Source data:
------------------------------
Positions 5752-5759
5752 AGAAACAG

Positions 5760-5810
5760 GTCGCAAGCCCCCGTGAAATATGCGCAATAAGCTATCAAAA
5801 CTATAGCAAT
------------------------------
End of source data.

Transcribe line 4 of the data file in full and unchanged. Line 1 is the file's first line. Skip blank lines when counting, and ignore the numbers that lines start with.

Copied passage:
5760 GTCGCAAGCCCCCGTGAAATATGCGCAATAAGCTATCAAAA